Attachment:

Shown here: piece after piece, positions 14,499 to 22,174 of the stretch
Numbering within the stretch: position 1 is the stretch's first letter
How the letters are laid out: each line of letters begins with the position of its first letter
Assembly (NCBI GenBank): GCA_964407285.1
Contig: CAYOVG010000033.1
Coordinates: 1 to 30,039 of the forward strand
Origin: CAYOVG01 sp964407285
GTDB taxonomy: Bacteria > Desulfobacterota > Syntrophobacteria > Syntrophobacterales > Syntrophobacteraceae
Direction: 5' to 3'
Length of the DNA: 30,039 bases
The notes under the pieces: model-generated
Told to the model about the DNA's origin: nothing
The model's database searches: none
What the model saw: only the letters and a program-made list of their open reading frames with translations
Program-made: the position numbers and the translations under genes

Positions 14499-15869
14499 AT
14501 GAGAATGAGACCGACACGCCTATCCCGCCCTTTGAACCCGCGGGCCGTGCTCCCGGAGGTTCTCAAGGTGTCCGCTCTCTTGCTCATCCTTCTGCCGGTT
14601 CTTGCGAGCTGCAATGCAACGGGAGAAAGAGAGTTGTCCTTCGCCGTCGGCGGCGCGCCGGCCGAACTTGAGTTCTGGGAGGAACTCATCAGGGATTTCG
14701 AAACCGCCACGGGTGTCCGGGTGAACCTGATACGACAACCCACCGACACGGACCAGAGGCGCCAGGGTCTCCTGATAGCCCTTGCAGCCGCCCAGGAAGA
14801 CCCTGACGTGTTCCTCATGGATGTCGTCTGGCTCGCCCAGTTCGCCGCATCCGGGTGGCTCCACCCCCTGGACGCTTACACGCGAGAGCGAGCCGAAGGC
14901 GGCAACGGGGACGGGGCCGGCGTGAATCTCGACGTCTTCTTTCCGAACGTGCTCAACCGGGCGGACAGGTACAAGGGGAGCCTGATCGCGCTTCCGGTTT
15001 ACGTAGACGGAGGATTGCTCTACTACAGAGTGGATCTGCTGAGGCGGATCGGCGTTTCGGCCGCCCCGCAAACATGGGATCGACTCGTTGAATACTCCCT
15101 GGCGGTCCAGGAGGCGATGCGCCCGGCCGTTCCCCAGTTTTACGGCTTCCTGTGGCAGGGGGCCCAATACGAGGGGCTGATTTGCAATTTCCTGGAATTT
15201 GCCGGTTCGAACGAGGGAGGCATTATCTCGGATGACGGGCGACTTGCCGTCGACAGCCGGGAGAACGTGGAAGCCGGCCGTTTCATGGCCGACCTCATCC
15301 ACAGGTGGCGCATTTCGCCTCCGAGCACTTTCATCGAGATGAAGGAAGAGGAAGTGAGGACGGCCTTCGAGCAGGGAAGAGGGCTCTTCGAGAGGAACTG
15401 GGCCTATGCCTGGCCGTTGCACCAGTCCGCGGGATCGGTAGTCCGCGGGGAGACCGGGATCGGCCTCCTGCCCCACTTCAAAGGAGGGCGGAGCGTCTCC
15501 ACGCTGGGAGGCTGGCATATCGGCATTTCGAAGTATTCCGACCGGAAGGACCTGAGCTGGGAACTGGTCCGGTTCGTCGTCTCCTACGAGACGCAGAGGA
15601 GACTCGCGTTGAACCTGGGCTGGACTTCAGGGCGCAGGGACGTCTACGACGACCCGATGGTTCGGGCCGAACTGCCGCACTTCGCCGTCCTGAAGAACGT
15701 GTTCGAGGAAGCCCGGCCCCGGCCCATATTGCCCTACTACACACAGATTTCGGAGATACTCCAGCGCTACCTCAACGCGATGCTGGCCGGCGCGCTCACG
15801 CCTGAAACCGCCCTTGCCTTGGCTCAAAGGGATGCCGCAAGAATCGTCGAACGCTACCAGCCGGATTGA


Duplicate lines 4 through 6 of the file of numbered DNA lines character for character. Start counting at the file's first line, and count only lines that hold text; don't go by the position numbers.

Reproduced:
Assembly (NCBI GenBank): GCA_964407285.1
Contig: CAYOVG010000033.1
Coordinates: 1 to 30,039 of the forward strand